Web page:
This training video was created in partnership with Docker, which reviewed the material and sent two employees to audit the live class. We were Docker, Inc.’s first and only official training partner.

You can have confidence that the training video will be of a high quality.

This Docker training course is only available through December 25, 2014.

This is still by far the most cost-effective Docker training course (compare prices here), but we made it back in January using Docker 0.7.6, and Docker is now at 1.4.

So we are discontinuing the course, and this is your last chance to buy it. It will be gone in
Still not sure? Consider this: Docker, Inc. licensed this course from us to create their own training course. And their course costs $1,599.

Buy now for $95

4 hours of videos and PDF slides.
21 pages of hands-on exercises.

Who the training video is for

This 4-hour training video, which covers the basics of Docker, is ideal for developers or dev/ops who are interested in learning Docker in a structured and coherent manner with a hands-on approach.


  • are a software developer or dev/ops.
  • have experience deploying apps to a Linux or Unix host. (You don’t have to be the one who wrote the deploy script.)
  • understand what a Virtual Machine is. (VMWare, VirtualBox, Vagrant, etc.)

What people are saying

“I have seen Brian speak about Docker. He’s brilliant and funny. He does a great job of explaining Docker-related topics.”

- Thatcher Peskens, Lead UX Designer, Docker, Inc.

Students in the live Hands on with Docker class gave a median score of 9 and average of 8.6 on the survey question “I was happy with this course.”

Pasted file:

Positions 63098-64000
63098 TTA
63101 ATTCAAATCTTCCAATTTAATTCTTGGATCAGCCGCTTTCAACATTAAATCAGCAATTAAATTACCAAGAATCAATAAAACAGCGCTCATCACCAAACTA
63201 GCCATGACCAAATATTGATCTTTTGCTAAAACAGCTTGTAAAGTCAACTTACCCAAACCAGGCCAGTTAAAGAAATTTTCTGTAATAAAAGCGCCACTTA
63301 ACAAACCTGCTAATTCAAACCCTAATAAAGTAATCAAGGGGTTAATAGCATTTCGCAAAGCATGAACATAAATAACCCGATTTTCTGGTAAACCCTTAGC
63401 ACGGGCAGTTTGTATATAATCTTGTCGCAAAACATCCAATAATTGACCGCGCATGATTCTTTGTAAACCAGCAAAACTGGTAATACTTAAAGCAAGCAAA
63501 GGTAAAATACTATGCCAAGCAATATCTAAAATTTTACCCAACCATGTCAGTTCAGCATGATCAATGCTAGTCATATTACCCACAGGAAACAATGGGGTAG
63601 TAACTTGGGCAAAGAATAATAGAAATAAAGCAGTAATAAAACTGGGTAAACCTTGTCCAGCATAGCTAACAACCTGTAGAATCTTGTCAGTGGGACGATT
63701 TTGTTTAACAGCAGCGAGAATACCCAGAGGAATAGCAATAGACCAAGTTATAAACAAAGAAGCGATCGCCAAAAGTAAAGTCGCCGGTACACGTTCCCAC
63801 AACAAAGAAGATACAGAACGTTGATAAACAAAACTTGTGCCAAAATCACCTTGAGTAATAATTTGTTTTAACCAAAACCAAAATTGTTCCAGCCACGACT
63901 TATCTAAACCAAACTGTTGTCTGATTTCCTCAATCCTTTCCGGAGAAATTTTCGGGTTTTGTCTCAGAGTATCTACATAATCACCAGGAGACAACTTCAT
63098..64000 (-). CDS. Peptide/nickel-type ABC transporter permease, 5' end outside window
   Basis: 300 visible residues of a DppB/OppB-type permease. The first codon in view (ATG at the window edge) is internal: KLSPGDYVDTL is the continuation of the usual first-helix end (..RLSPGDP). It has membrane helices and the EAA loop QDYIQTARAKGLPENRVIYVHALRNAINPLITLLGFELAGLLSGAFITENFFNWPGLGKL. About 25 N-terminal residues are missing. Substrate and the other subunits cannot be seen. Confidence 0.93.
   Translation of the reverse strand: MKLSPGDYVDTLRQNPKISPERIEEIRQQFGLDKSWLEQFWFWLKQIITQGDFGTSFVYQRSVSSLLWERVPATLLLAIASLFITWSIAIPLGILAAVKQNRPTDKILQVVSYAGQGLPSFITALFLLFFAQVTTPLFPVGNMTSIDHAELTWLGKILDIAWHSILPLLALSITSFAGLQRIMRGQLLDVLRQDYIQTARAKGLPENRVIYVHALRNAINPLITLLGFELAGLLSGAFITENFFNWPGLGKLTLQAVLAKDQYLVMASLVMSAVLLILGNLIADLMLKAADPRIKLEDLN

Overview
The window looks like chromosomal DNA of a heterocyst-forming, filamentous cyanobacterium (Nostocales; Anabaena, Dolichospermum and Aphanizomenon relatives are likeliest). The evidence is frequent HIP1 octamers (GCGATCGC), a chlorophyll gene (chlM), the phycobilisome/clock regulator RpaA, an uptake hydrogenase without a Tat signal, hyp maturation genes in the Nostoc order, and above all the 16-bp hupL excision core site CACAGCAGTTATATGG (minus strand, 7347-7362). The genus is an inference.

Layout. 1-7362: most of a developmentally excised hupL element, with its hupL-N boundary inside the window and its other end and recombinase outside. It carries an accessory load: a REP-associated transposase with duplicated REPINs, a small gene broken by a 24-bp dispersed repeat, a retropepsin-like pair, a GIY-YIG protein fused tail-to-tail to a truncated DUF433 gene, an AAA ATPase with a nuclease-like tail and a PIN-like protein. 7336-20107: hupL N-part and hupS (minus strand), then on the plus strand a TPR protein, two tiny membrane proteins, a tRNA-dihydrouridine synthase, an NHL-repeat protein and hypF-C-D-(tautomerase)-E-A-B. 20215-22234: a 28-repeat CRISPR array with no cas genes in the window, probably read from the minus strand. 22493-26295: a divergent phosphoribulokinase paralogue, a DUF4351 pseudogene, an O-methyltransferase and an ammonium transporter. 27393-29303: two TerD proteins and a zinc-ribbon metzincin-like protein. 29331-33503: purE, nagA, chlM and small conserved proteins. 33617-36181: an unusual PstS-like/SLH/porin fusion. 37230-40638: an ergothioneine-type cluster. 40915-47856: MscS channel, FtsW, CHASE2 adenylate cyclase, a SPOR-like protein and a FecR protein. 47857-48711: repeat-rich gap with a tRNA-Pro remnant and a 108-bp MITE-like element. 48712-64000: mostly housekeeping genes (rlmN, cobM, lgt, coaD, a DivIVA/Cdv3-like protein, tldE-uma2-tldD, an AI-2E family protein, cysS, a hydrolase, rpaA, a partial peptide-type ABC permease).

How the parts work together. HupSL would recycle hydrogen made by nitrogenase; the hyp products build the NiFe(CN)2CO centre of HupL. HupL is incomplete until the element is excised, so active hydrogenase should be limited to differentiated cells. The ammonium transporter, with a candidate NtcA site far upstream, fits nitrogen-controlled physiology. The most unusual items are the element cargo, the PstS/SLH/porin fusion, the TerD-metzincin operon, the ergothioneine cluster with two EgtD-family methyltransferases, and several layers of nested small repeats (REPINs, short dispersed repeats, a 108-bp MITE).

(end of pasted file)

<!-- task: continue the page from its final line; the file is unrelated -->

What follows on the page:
Seven of the fifteen scores were a perfect 10.

What you will learn

In the training video, Brian and Alvin will answer your questions and help you.

Through lectures and hands-on exercises, you will learn:

  • What is Docker? Who is it for?
  • Some problems it solves and some possible use cases.
  • How it contrasts with tools like VMs, Vagrant, Chef, and Puppet
  • It’s an image. It’s a container. It’s Superman. What’s the diff?
  • What the Docker registry is, and how to host your own private registry.
  • How to find and download images.
  • How to create an image in an interactive shell.
  • How to create an image with a Dockerfile.
  • How to push your images to the Docker repository.
  • How to mount volumes from the host into a container.
  • How to expose ports from a container to the host.
  • How to start a long-running daemon in a container.
  • How to sneak inside a running container and poke around.
  • Names and links: how containers talk to each other without being exposed to the outside world.
  • Good practices. (There’s no such thing as “best” practices.)
  • Security and isolation.
  • How Docker is architected: the CLI and the local server.
  • Spelunking into the internals: looking at how Docker stores images.
  • Controlling the Docker API from a remote host.
  • Visualizing dependencies among your images with graphviz.
  • For fun: lookin’ at some Go code, and how you can contribute to Docker.
  • Future directions.
  • Online community: where to find help.

A sneak peek

Brian gave a lightning talk titled “15 Docker Tips in 5 Minutes” on 5 Nov 2013, at Twitter’s HQ:

Now imagine what you’ll learn in a full day.

About the instructors

Brian Morearty

Brian Morearty

is a software consultant and entrepreneur.

He has created and taught classes on Ruby on Rails, Flex, internal engineering topics for Intuit developers, and more. He was a Staff Software Engineer at Intuit for 12 years and was the Tech Lead for the QuickBooks team.

He also spent six years as Principal Technical Staff at Oracle. He holds a Bachelor's Degree in Computer Science from UC Berkeley.

He has been helping people with questions in the #docker IRC channel and the docker-user mailing list.

Despite his name, he is not Sherlock Holmes’ evil arch-enemy.

Alvin Lai

Alvin Lai

is a hacker who builds iOS/Mac and Rails apps hosted on Heroku, VPS-es and Amazon AWS.

He has built a couple of apps that bring in passive income:

The Docker logo is trademarked by Docker, Inc. Use of the logo is not authorized by, sponsored by, or associated with the trademark owner. Hands on with Docker is not a part of Docker, Inc.